I been looking for an OSX rsync client which syncs continuously for quite a while, so I was quite excited when I stumbled over Acrosync recently. Unfortunately, however, it currently is mostly unusably for me, due to the extremely
basic feature set it currently provides.
What I'm striving for - and what Acrosync's homepage promises - is basically an rsync-based Time Machine. Unfortunately, Acrosync currently fails to deliver on that promise, because there's no easy to way to select which files its supposed to sync. Say I want to sync everything in my home directory (or even my whole machine), except for a few things like ~/Downloads which I don't deem important, or which are too huge . How am I supposed to set that up?
I can add a profile which syncs /Users/me, but how would I then go about excluding ~/Downloads and friends? The "Sync only these files" and "Don't sync these files" fields are completely unsuitable for that! First, the GUI completely fails to explain how to actually put multiple entries into these fields. Maybe separate them with commas? But then, what if some of the file names contain commas? Second, they are way too small
! Just imagine putting ten or twenty directories into there, and then trying to figure out a week later if you excluded a certain directory or not. Scrolling through single-line text fields is no fun! Third, its not even clear if you can put directories in there at all - after all, it only says "files".
Alternatively, I might add individual profiles for all the directories I do want to sync. But that doesn't work very well either - it'd require me to enter the authentication information over and over again, since there's no way to have multiple profiles pointing to a single server. Plus, the list of profiles would get rather long in this case, which makes their representation as tabs in the UI about the worst one there could be.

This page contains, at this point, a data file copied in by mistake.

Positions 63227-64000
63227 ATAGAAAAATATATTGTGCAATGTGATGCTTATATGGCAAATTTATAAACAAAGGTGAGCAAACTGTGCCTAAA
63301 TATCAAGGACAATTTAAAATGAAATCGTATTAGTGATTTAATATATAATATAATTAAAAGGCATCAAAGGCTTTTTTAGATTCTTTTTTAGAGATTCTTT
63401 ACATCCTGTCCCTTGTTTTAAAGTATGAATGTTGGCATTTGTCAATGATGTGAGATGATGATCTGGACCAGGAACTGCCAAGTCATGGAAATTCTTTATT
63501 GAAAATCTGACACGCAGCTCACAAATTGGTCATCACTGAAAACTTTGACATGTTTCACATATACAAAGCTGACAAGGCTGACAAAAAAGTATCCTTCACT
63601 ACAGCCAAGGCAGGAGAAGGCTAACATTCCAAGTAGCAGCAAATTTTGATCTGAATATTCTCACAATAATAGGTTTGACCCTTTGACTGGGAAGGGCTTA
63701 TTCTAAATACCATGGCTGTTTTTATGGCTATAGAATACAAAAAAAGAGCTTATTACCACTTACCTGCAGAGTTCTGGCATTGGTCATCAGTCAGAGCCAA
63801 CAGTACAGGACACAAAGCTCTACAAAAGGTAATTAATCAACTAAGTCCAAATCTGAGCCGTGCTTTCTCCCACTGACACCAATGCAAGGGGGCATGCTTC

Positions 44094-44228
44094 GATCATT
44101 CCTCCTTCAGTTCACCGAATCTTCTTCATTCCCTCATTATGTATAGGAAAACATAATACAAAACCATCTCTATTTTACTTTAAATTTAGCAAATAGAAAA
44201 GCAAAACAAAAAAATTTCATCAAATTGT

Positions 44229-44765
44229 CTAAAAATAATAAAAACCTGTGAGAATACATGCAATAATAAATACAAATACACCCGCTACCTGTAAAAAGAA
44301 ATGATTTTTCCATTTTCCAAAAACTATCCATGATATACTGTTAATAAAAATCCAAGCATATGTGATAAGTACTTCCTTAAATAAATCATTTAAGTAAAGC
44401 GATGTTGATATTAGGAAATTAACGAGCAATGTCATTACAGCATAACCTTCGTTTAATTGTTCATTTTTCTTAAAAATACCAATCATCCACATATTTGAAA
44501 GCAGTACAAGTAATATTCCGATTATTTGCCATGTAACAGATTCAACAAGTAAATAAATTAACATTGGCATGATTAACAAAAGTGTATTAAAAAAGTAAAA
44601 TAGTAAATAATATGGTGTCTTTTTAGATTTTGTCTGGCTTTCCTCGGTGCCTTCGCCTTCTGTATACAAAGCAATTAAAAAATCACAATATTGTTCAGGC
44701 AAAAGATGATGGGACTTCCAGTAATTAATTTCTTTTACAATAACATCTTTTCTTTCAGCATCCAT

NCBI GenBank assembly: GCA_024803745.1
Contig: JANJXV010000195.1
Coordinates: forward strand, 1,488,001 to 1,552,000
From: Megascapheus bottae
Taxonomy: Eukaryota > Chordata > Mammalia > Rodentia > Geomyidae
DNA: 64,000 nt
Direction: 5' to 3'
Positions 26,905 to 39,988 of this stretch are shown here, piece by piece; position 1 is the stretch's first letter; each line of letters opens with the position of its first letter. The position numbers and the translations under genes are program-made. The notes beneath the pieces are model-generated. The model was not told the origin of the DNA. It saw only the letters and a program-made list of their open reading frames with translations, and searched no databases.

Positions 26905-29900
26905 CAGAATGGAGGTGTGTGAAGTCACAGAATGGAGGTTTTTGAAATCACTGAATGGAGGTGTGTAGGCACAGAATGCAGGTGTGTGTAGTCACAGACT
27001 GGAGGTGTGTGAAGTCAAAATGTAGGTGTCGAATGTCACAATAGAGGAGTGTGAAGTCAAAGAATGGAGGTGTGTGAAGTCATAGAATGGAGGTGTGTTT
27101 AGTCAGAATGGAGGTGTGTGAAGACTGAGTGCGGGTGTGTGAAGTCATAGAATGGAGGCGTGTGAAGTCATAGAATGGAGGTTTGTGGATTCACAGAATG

Here's how I believe the UI should look
- A profile should conceptually represent a server to sync with, not a specifiec (source, target) pair of directories. What is now called "Remote Dir" should be called "Remote Base Dirt" or "Remote Root".
- Each profile should contain a list of (source, target) directories. Target directories should be specified relative to the "Remote Root"
- Each profile should additionally contain a source exclusion list, i.e. a list of shell-style patterns, which prevent matching files and directory from being synced.
- It should be possible to request a report on what is and isn't synced.
Here's a list of other assorted bugs that I noticed
- The copy-paste problem on OS X. You guys really need to make "Ctrl-V" work in the private key window! I was seconds away from giving up and requesting my money back from Apple when I finally figured out that I could paste from the context menu...
- Acrosync fails to use the equivalent of "mkdir -p" to create the "Remote Dir". Meaning that it'll successfully create the "Remote Dir" if it doesn't exist only if the parent exists already. But if only the grandparent exists, it'll complain....
- It doesn't support IPv6. Maybe not absolutely critical, but in 2014 not nice either. My NAS only has a DNS-entry for its IPv6 Address, so I had to resort to using it's IP address directly...